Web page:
The $15 minimum wage has become an unavoidable talking point for the restaurant industry. The Senate may have removed it from discussion for the time being, but it will likely become a reality with how hard the Democrats are pushing for it right now.

Doubling the minimum wage from its current level will cause drastic changes in restaurants. But will it doom them? Or will restaurants come out of this change stronger than ever? We envision that it will inspire restaurants to get creative about transforming their businesses and foster a hospitality renaissance.

Staff Turnover May Decrease

Historically, the restaurant industry has always shown higher employee turnover compared to other sectors. The restaurant industry employs a high proportion of teenagers and students. This workforce may quickly move onto a second job and doesn’t work on a full-year schedule. Restaurants also typically boost staffing during the summer months and holidays.

The number has been ticking higher, however. The hospitality sector saw a turnover rate of 74.9% in 2018. What has changed? The gig economy has been thriving with the growth of companies like Amazon and Uber that offer workers more flexible means of earning extra income.

By offering more competitive wages, restaurants may be able to retain staff better. As staff turnover decreases, team morale will grow and lead to longer term work relationships. Restaurants could end up saving big; the Center for Hospitality Research at Cornell estimates the average cost of employee turnover for a guest-facing staff member to be $5864 per person!

Hiring Will Be Difficult

But that’s not to say that all labor woes will go away. The gig economy is a fierce force that has grown by 6 million people in the past 10 years. When millions of people lost their jobs during the pandemic, they turned to the gig economy. Many of them came from the restaurant industry. Workers began to turn away from restaurants due to virus exposure risk as well.

Who’s to say that they will return to restaurants? What would entice them to come back? In the meanwhile, the gig economy grew 33% in 2020. As the fight for more benefits grows, it may become even more attractive to become a gig worker. The labor shortage in the restaurant industry will only increase in coming years.

Menu Prices Will Increase

Increasing menu prices will likely be the first go-to solution that restaurants use to combat rising labor costs. CEOs from large chains like Waffle House, Potbelly’s, and The Cheesecake Factory have already expressed the possibility of doing so. Some like Texas Roadhouse have already raised menu prices in response to state minimum wage regulations.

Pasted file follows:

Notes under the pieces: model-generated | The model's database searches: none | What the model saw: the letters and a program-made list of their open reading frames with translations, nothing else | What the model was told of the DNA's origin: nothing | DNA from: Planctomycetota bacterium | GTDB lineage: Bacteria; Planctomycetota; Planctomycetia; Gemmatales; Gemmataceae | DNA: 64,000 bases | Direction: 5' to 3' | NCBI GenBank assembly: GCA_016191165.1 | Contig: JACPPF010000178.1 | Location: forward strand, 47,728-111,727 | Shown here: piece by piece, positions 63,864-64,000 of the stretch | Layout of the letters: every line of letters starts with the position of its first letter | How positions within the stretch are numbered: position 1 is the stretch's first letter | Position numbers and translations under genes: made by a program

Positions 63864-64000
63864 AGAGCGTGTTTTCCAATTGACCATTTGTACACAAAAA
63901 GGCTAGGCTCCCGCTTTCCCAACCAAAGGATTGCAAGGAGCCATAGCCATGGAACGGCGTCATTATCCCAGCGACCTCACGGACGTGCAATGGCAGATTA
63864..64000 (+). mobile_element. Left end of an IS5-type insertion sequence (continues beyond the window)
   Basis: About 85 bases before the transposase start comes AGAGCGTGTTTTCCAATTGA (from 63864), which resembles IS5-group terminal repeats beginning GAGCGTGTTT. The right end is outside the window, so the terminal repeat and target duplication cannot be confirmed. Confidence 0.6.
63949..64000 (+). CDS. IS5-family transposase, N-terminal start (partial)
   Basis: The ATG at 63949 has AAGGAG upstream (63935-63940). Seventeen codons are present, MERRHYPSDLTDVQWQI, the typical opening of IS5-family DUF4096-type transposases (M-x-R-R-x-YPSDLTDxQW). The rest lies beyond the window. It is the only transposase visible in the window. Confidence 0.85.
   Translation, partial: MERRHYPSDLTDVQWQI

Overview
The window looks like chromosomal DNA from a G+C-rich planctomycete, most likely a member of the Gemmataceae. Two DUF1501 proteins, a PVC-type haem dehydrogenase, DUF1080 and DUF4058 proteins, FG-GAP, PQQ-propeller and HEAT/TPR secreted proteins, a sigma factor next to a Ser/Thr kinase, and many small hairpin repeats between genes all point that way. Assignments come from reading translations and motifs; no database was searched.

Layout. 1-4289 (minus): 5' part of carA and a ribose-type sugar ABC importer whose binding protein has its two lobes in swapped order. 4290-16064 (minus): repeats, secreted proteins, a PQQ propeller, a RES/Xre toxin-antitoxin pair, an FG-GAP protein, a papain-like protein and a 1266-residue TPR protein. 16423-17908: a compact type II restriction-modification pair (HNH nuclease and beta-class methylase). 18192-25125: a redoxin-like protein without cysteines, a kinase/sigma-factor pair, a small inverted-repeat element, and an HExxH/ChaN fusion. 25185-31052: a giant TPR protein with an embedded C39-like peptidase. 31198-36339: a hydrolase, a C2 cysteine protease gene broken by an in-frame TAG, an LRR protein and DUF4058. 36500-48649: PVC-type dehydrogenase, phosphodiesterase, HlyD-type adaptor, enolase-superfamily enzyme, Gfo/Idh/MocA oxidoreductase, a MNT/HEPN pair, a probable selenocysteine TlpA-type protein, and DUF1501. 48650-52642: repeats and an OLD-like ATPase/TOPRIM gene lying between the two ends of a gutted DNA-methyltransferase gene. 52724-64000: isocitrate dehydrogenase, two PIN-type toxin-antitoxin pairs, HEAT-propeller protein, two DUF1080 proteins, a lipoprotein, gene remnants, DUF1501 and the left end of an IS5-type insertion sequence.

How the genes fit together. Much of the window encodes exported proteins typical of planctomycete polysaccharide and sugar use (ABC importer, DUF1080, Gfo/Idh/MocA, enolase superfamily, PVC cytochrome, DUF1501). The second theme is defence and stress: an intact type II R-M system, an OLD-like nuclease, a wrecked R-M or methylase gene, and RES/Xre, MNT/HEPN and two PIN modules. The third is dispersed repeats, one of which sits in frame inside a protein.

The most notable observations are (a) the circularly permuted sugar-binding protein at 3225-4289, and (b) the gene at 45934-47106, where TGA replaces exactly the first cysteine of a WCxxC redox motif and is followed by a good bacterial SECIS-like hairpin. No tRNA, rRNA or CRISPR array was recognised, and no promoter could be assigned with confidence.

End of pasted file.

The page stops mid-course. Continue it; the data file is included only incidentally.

Restaurants, especially full-service concepts, will need to be extra careful about raising menu prices. The move could easily backfire and turn loyal customers towards competitors. There needs to be a balance. To survive, restaurants that increase menu prices must provide a corresponding increase in the guest experience. Alternatively, they could turn to other means of decreasing operating costs to lower the customer’s burden.

Restaurateurs Will Adopt More Technology

Restaurateurs who seek to offer their guests a high value dining experience will turn to technology to improve profit margins. In fact, many already turned to QR code ordering and payment solutions last summer to solve the pandemic labor crunch. What’s more, these self-serve technologies enable guests to interact more closely with concepts through personalized menus, built-in surveys, and loyalty redemption.

Full-service restaurants will finally embrace technology as a full-fledged solution for driving profitability. The technology arms race will only accelerate among quick-service restaurants (QSRs). Drive-thru demand and competition have grown so much that operators can’t afford to tack further costs onto the customer. QSRs will see more adoption of technologies that expedite throughput and labor efficiency.

The Guest Experience Will Improve

Whether or not guests end up paying significantly more to restaurants, one thing is for certain: they will enjoy a new and improved dining experience. Restaurants owners can transform operations and staffing however they want. But they can’t let the guest experience suffer for the changes. Increases in operational efficiency will cater to growing guest demand for speed. Technology adoption will satisfy increasing interest for digital convenience and personalized experiences. The new $15 minimum wage will result in a win-win situation for staff and guests.

We all like a happy ending, but that doesn’t make the change any easier. We love to help restaurants make transitions painlessly. Our enterprise-grade technologies can help you one-up your competition while alleviating growing labor costs. Schedule a 15-minute demo with our experienced team by sending a quick message to We’re ready to take your business to the next level.